The UK government will run a budget deficit in excess of £200 billion this year. The cost of all the schemes and programmes the UK is running in order to subsidise business , employees, and the self employed is quickly adding up. Making matters worse, the tax take by the government this year is set to fall sharply. Whichever way you look at it, the deficit figure expected this year is huge and equates close to 10% of gdp.
I’ve heard many people ask recently, “How are we going to pay for that?”
With debt, of course. Enormous, hard-to-fathom, piles of debt.
In the UK, debt is predicted to rise from 85.4 per cent of GDP last year to 95.7 per cent this year.
So the real question is, how will we pay for all this extra debt? How will we pay for all the free money government is doling out.
One method that is being touted in the press is monetisation. However, there is a way out: monetisation. This is where the central bank, in this case the Bank of England, buys all the extra debt created by the government. The BOE will simply create new money (by electronic means rather than physically printing banknotes) and use it to buy government bonds.
The problem is that if we go down this monetisation route, our currency, pound sterling, would crash thus bringing about inflation as the price of imports would rocket upwards. Interest rates would also have to rise in order to stabilise inflation and the currency but this brings about its own problems such as mass mortgage defaults, bankruptcy and unemployment.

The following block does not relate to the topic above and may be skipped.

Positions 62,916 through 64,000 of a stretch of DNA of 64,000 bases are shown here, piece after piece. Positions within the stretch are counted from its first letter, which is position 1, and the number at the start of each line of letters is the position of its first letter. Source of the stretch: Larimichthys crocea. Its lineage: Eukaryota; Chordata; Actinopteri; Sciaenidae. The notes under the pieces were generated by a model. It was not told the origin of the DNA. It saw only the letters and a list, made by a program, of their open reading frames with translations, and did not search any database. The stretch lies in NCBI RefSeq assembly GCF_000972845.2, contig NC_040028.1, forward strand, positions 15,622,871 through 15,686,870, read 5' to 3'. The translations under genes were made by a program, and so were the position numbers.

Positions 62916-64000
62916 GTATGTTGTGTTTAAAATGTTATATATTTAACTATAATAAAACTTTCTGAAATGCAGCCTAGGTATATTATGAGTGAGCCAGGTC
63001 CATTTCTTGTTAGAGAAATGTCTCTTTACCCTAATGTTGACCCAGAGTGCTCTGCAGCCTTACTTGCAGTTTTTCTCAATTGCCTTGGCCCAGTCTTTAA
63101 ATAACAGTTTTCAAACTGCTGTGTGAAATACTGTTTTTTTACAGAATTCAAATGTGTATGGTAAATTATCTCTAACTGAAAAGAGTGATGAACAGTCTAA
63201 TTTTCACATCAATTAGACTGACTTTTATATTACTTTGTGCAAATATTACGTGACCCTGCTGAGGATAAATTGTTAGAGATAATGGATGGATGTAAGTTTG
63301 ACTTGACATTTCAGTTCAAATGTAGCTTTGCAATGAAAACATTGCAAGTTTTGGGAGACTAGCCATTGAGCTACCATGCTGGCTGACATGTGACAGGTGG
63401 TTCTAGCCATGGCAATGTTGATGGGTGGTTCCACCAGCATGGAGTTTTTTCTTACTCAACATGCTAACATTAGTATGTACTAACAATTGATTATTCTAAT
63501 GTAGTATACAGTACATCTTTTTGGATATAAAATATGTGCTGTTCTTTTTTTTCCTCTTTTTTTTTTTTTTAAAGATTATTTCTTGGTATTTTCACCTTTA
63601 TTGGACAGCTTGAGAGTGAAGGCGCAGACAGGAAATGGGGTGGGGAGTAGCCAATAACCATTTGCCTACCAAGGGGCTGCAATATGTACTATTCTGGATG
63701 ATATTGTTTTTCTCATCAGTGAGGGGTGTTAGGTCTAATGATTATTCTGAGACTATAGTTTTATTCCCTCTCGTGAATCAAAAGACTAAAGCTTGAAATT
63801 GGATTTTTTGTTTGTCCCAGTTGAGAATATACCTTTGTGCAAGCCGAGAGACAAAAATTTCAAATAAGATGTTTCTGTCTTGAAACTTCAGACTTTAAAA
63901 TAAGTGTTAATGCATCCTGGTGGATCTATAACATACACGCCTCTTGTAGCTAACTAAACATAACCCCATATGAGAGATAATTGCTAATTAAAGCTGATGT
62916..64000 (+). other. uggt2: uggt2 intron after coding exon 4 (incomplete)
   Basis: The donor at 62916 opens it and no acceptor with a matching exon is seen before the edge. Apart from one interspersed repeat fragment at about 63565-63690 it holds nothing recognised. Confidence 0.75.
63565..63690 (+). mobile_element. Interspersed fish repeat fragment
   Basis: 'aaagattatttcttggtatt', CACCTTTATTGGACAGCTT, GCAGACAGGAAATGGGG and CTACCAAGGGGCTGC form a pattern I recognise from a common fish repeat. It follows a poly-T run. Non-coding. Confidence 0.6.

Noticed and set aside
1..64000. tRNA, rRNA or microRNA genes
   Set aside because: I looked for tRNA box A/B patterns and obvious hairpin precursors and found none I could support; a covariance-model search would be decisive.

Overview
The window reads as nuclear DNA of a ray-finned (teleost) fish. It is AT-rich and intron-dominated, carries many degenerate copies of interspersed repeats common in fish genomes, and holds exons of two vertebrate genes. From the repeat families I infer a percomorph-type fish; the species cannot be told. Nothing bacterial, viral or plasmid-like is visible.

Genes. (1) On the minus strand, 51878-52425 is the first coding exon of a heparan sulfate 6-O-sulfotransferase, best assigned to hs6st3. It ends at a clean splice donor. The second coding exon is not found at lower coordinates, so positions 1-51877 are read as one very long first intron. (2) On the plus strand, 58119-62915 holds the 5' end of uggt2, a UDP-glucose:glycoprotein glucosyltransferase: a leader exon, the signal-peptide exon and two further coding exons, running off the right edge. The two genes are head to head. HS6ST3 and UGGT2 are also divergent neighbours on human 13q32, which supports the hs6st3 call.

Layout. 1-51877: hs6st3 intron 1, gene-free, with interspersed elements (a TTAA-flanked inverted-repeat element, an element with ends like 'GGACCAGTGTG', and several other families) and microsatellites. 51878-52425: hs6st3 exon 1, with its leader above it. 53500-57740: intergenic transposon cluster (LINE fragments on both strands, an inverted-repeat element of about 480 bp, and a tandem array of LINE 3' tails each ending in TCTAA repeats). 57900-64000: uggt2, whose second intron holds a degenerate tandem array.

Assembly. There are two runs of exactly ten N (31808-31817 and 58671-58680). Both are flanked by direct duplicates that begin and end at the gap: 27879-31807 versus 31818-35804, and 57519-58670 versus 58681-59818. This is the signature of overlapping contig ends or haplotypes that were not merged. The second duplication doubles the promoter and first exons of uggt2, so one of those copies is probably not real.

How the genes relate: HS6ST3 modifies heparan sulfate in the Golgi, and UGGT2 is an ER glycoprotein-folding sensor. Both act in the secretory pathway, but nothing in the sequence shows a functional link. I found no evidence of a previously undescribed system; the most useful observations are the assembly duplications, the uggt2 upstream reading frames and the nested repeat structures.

So monetisation is one method the government could use. But the sums in this case are just too huge in my opinion for the entire amount to be monetised without any of the ill effects being felt.
The only logical conclusion as to how we pay for all this is that taxes are going to have to rise.
The chancellor, Rich Sunak, has already hinted at this during his speech announcing the bail-outs in late March. This line was particularly striking, “If you all want to benefit equally from state support you must all pay in equally in the future.”
There has been no indication as yet as to which taxes will rise. But make no mistake, tax hikes are coming. I don’t think the chancellor will announce any changes in tax till the corona crises is over. My guess is that sometime in the next few years we’ll have the biggest tax increase since the end of World War 2.
I feel sorry for young people who are about to enter the workforce. They will have seen no benefit from the employee furlough scheme nor the self employment scheme but it will be them that will have to bear the brunt of the debt burden and pay it off in years to come.
As for the rest of us, what does this mean from a personal finance perspective? Its time to buckle up our belts. Now is the time to prepare. Now is the time to get our houses in order. We will certainly have less money flowing into our bank accounts then we did previously. So take a knife to that budget and cut any excess fat. For leaner days are coming and we should all be well prepared.